5. Write Recommendation Letters
Camp directors and senior counselors can be important mentors for former campers and staff. That means you might get a call one day for a letter of recommendation, for a new job, an internship or a college application. And this is your chance to strengthen a relationship.
The key: Be open about your willingness to write letters of recommendation. Talk about it at the end of camp, and make sure your former campers and staffers know you’re an ally that wants to help each one of them to succeed.
6. Create a Pen Pal Program
So far we’ve touched on only digital means of communication. And sure, an email, text or Facebook message is certainly convenient. But there’s nothing quite like a personal letter.
Here’s a way to help your campers keep connections alive: Launch a program to rejuvenate those written connections that camp inspires. Have partners pair up as Pen Pals. You could pair them off alphabetically, by geographic location, or draw names from a hat. Just make sure you’re encouraging new and deeper connections with your pen pals.
We need to give a tip of the hat to one of our beloved clients here – Camp Greystone is all over the Pen Pal game, and are an excellent example to model off of.
7. Say Hi on Birthdays and Holidays
Nothing says you care like a birthday or holiday card. Not to mention, hand-written notes are powerful business tools. Here’s an example: HEX, a men’s fashion retailer, wrote more than 13,000 personal thank-you notes to customers when they launched. And it worked. The notes were a powerful marketing tool that helped the company build loyalty and grow sales.
You can make it more manageable by splitting up your contact list. Make each person on your leadership team responsible for a short list of birthday cards each year – and then create a digital record on your camp management platform every time a card gets sent.
8. A Check-In Phone Call
Phone calls can seem old school in today’s connected world. But just try it – we dare you. All too often, we forget the power of screenless, voice-to-voice human connection. Actually picking up the phone – even just to check in – fosters deeper connections than a quick text or email can. Here’s one strategy: Just after camp ends, set a goal to reach out to 15 families and campers each day. Use this call to check-in, hear first-hand what campers thought of camp, and encourage them to stay connected throughout the year.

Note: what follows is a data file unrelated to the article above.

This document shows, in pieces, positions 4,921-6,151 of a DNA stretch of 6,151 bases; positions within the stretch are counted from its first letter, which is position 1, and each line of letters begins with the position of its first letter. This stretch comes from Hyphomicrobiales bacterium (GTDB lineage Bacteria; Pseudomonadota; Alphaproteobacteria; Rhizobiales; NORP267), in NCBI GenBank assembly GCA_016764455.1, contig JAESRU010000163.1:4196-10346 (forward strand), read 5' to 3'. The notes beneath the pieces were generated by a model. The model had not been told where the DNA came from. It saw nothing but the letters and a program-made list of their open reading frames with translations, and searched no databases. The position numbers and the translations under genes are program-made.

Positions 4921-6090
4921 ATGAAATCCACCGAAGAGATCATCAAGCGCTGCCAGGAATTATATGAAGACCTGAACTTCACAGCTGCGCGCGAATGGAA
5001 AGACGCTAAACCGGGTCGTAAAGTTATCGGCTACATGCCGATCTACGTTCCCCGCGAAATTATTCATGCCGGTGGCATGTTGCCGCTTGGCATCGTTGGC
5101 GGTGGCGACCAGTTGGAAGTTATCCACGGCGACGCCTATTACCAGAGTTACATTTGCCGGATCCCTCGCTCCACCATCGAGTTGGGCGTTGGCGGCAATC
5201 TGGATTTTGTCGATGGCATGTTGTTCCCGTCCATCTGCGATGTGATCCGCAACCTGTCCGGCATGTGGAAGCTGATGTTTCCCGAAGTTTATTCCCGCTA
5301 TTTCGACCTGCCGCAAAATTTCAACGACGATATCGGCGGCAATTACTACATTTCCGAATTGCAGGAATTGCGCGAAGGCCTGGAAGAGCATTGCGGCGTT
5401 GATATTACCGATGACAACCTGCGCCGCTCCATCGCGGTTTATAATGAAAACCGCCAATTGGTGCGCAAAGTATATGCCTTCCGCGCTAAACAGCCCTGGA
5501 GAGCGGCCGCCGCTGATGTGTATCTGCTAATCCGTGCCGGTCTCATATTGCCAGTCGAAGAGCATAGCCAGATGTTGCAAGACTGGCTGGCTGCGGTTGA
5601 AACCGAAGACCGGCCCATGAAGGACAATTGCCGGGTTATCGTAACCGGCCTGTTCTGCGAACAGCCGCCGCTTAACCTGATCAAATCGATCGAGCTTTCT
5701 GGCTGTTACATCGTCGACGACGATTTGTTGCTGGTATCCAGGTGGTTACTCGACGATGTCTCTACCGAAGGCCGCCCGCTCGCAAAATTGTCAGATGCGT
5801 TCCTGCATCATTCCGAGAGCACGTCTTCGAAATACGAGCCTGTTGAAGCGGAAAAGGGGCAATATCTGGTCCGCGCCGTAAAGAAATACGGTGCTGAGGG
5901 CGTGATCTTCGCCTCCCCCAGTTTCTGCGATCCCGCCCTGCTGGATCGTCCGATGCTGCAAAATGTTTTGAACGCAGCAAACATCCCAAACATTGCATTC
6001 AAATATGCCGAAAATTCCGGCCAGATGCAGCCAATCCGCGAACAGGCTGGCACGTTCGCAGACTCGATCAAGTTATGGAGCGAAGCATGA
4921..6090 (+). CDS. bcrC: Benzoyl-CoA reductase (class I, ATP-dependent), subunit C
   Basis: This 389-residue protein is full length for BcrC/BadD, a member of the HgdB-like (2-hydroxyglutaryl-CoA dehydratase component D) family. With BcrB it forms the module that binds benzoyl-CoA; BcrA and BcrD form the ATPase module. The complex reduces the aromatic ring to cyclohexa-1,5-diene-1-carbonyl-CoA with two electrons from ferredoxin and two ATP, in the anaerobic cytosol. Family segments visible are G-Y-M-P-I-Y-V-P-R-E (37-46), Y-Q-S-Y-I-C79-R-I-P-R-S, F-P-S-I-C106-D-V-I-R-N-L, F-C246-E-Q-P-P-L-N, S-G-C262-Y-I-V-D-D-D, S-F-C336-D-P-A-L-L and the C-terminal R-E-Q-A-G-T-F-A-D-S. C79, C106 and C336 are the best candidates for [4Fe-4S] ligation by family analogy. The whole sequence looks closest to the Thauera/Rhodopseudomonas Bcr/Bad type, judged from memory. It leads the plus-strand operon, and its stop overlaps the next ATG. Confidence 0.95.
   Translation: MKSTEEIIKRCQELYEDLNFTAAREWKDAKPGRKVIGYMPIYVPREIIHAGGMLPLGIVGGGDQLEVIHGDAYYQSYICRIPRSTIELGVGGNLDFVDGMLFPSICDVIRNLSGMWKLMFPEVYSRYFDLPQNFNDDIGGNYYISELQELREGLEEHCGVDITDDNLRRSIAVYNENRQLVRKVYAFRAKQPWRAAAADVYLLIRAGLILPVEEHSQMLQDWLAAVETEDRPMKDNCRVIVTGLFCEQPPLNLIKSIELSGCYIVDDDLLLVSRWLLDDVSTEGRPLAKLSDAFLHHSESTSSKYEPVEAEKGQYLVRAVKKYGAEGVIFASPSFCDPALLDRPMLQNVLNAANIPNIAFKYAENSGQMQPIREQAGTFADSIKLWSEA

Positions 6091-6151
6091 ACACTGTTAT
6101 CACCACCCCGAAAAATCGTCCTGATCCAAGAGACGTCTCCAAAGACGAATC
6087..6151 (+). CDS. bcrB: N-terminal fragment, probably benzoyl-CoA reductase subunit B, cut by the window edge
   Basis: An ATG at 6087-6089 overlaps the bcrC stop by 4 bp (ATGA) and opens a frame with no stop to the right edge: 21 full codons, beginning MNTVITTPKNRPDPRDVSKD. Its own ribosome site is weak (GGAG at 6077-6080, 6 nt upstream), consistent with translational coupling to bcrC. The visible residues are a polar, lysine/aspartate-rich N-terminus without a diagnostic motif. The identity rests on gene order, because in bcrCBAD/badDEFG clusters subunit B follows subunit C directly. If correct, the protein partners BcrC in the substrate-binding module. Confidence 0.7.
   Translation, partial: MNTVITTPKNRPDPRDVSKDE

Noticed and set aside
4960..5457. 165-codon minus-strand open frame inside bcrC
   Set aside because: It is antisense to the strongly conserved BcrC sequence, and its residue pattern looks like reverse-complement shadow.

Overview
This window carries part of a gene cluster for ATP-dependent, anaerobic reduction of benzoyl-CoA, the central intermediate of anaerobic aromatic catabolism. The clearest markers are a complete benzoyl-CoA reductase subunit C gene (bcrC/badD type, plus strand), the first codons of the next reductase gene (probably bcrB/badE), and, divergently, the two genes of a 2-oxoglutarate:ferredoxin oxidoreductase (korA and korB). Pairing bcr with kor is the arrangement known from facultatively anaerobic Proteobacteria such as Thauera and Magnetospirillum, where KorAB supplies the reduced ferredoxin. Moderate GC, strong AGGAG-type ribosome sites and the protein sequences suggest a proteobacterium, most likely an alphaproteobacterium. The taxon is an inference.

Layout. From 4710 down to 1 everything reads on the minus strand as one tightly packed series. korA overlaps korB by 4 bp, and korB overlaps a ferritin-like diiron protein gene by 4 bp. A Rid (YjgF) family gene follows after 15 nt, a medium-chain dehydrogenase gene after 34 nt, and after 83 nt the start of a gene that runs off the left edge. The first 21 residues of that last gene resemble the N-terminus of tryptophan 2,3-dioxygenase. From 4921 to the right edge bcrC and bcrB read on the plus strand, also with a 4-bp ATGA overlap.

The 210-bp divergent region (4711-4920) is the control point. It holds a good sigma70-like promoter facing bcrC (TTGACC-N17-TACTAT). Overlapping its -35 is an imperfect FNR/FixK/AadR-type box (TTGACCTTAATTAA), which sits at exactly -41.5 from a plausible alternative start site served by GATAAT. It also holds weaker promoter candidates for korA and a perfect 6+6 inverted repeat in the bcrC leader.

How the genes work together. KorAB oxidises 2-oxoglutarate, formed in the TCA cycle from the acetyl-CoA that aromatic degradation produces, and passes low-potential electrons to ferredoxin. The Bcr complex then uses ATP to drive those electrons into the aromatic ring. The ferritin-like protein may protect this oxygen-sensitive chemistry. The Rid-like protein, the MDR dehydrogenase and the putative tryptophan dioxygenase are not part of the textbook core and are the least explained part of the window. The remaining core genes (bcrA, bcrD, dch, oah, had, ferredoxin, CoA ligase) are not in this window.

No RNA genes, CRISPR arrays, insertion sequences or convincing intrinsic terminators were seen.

The call might just last a couple of minutes – but apart from face-to-face, really no form of communication is as personal and memorable. It might seem time-consuming, but it simply works.
9. Engaging Social Posts
You camp’s Facebook and Instagram pages provide an opportunity to connect with your audience…and their friends…and their friends…etc. But the key is keeping it creative. If you’re only sharing one type of post – say informational, text-only updates – you’ll force your audience to tune out.
Shout out to our friends at Lake of the Woods Camp, yet another one of our clients who crushes it. They’re consistent, on point, and they know their voice. Notes, people!
Aside from emulating LOTWC, simply make your social media feeds fun and engaging, no matter the season. Share photos and videos of camp, and use these platforms for getting the word out about important camp events. Here are a few quick ideas:
- Throwback Thursday photos from camp
- Mini-reunion photos
- Photos and videos of camp renovations
- Teaser videos of new camp activities
- Camp memes
- Camp news and newsletter links
For more, check out our post on 11 ideas for awesome social media content!
10. Host Camp Theme Days
Here’s a spin on the alumni event: Keep your calendar full with camp-inspired fun days and sleepovers throughout the year. Where an alumni event is focused on catching up, these events are more a celebration of camp – they’re like a day at camp (but in the middle of December).
For example, you might host an early camp orientation in the spring. This would be like a meet-and-greet and provide a chance for attendees to develop relationships prior to arriving at camp. Other ideas include overnights, campfire nights, camp activity days, and meet-ups with other camps.
Staying Connected Starts with Staying Organized
The good news is you don’t have to rely on snail mail to keep the camp spirit alive. (The humanity!) These days, you have super useful tools at your fingertips for reaching out: From email newsletter distribution tools to social media, and events.
So roll up your sleeves, develop a communications calendar and get busy fanning the camp spirit flames (even if there’s 3 feet of snow on the ground!).